Forget cassettes. Bring back the 8 track. There’s nothing like changing the order of the songs from the original album to compensate for space. Then to have a long silent pause while it changes tracks. What about the gobs of tape that sometimes spits out of the player? Try splicing that back together. And don’t forget, If you didn’t want to listen to the song that was playing, you had the option to change tracks. Remember that one? Cassettes had some of the same problems. The only really annoying one that I can think of was fast forwarding or rewinding to a song you wanted to hear; waiting and guessing at what point it came in. Or You could watch a tape counter. Not while you’re driving. Ah nostalgia.

    • John

      Analog is better, no question about it. Only the ones that never had anything analog would argue.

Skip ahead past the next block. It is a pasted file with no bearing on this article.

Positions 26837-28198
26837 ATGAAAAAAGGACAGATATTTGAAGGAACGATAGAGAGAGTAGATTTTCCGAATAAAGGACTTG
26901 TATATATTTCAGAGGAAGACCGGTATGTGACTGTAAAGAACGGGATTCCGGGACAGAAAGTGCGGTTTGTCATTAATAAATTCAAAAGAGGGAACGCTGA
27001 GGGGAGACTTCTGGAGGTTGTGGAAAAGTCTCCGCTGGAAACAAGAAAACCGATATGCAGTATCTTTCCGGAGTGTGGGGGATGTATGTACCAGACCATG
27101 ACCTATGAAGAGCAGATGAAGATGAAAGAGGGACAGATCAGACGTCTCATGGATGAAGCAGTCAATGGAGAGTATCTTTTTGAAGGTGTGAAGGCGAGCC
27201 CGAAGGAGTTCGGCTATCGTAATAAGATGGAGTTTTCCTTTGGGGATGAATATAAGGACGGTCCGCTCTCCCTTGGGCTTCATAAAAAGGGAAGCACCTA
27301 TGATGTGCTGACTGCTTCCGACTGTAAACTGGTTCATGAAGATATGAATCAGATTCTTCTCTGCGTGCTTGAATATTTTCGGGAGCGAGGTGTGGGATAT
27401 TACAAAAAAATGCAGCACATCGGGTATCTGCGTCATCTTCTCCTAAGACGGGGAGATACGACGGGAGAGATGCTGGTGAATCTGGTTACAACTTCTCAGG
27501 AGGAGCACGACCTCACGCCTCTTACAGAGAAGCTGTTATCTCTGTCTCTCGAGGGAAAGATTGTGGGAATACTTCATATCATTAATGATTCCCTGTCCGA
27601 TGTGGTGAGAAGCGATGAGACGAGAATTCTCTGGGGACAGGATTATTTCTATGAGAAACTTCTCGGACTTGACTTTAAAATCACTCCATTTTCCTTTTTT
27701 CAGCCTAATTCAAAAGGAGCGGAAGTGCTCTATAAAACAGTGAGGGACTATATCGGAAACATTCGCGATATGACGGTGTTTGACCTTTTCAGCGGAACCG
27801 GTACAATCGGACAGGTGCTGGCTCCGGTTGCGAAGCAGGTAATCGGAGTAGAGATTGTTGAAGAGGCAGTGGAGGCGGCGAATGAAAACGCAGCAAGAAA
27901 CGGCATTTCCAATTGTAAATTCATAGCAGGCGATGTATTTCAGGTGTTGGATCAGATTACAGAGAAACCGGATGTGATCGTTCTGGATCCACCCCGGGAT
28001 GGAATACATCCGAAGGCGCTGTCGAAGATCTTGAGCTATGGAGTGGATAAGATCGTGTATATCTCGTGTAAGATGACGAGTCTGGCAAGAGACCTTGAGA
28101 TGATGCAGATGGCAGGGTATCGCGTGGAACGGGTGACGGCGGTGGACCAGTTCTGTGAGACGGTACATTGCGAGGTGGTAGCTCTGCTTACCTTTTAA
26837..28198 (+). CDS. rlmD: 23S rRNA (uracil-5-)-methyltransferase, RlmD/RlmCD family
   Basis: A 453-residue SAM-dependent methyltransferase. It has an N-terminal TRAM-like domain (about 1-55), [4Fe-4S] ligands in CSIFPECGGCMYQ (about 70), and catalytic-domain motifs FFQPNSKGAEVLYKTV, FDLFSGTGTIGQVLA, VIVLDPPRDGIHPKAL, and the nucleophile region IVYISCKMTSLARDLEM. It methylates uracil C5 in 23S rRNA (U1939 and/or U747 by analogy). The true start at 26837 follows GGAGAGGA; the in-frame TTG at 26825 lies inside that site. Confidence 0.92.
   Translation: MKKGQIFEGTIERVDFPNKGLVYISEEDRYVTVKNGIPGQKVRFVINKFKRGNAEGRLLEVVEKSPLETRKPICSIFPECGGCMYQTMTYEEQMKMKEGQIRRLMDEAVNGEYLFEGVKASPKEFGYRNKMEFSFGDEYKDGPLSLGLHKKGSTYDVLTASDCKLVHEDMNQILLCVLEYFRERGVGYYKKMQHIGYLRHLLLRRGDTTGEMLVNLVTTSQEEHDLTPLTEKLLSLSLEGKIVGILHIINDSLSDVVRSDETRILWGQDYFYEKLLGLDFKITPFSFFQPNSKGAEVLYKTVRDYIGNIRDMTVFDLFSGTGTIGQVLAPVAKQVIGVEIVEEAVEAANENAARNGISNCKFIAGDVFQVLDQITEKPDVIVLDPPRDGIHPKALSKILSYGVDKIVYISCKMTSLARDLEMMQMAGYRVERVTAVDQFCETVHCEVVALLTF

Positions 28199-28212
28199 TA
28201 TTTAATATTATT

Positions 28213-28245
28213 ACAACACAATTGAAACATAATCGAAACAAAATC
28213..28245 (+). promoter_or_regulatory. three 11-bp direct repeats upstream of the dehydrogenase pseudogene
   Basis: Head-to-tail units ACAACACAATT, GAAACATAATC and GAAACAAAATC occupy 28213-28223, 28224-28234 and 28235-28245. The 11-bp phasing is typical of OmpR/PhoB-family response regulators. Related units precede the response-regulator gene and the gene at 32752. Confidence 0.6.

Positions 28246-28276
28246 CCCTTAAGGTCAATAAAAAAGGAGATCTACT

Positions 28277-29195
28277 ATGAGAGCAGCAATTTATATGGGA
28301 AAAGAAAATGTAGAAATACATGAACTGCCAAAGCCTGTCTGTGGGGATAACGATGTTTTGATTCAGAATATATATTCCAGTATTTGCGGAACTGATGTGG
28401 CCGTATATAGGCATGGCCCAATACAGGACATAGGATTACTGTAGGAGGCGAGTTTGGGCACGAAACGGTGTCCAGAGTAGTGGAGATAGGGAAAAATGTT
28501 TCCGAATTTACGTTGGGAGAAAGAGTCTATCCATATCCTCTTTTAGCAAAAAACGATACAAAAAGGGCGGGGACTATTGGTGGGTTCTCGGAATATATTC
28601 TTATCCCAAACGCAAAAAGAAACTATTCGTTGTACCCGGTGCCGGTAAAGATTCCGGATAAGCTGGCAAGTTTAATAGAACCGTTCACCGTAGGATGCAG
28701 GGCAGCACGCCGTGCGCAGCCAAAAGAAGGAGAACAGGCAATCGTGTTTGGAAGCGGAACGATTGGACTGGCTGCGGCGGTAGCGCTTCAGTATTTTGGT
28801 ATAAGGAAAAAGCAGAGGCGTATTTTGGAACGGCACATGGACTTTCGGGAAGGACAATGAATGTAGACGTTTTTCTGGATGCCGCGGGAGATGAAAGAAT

3. Billy

    I have started buying cassettes again. I have bought them in oxfam music and eBay. I have about 250 bought for less than £500. I also have bought new tapes by smaller bands all of which come with download codes. Analog is better to listen to than Digital it has a deeper warmer sound and its a physical product.

  4. Anonymous

    I hope cassette tapes come back companies like Sony TDK Maxell BASF and many others hide buyers Chrome very Chrome and metal I’ve been recording with cassette tapes since the seventies eighties and nineties now they’re hard to get people still look to record on cassette decks and they give you a great sound almost like digital or like digital depending on the cassette deck if it’s a high-end cassette deck come back to says save millions of people that way sincerely Janeiro

  5. Jean

    Cassettes… and Boomboxes!

    We are at a crossroads with the cassette tape once again but probably for one last time. I’ve started buying them again and I am going to make recordings from my vinyl records and other tapes and even some mp3, why not? It’s going to be fun. For nostalgic reasons it can be brought back, and it’ll be a unique time for the 40-50+year old generations to show the newer generations what it was all about, one last time before it dies off again.